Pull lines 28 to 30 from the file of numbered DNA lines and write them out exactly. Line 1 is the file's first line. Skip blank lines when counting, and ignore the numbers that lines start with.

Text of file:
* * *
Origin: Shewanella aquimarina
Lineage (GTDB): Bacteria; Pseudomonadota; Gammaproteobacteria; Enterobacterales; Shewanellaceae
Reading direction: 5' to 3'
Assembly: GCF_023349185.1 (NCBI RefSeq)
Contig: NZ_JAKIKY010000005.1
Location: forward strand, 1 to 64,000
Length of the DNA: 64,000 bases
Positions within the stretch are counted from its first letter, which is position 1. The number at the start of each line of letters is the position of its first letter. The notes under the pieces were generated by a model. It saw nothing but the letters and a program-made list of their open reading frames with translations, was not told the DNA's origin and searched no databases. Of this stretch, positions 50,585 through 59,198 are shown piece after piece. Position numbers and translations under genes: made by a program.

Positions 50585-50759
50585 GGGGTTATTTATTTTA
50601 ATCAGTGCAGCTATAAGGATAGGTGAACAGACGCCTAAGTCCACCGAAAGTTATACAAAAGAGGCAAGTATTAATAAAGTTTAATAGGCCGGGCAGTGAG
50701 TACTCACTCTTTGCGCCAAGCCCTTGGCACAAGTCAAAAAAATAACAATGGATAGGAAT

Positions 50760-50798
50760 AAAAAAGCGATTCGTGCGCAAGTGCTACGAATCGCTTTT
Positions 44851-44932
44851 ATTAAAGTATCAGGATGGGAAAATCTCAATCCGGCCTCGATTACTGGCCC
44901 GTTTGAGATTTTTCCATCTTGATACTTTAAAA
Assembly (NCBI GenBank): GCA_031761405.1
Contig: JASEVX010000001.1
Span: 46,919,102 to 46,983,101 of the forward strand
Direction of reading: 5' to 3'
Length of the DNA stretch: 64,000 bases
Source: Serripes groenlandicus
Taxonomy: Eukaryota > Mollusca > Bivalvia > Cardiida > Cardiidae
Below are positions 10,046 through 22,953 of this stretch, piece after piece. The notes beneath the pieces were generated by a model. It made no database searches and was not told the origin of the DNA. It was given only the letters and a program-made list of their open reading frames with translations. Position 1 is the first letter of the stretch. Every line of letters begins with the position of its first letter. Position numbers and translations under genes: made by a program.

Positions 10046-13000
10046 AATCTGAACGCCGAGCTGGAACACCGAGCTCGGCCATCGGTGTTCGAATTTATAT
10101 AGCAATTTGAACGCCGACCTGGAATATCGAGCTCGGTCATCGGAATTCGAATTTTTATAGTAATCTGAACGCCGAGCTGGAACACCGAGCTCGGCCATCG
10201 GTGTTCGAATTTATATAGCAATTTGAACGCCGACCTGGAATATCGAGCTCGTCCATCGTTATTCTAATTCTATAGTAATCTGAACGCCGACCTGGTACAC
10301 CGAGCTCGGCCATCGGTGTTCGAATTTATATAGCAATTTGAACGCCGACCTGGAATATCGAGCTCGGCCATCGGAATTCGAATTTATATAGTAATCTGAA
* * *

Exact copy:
10101 AGCAATTTGAACGCCGACCTGGAATATCGAGCTCGGTCATCGGAATTCGAATTTTTATAGTAATCTGAACGCCGAGCTGGAACACCGAGCTCGGCCATCG
10201 GTGTTCGAATTTATATAGCAATTTGAACGCCGACCTGGAATATCGAGCTCGTCCATCGTTATTCTAATTCTATAGTAATCTGAACGCCGACCTGGTACAC
10301 CGAGCTCGGCCATCGGTGTTCGAATTTATATAGCAATTTGAACGCCGACCTGGAATATCGAGCTCGGCCATCGGAATTCGAATTTATATAGTAATCTGAA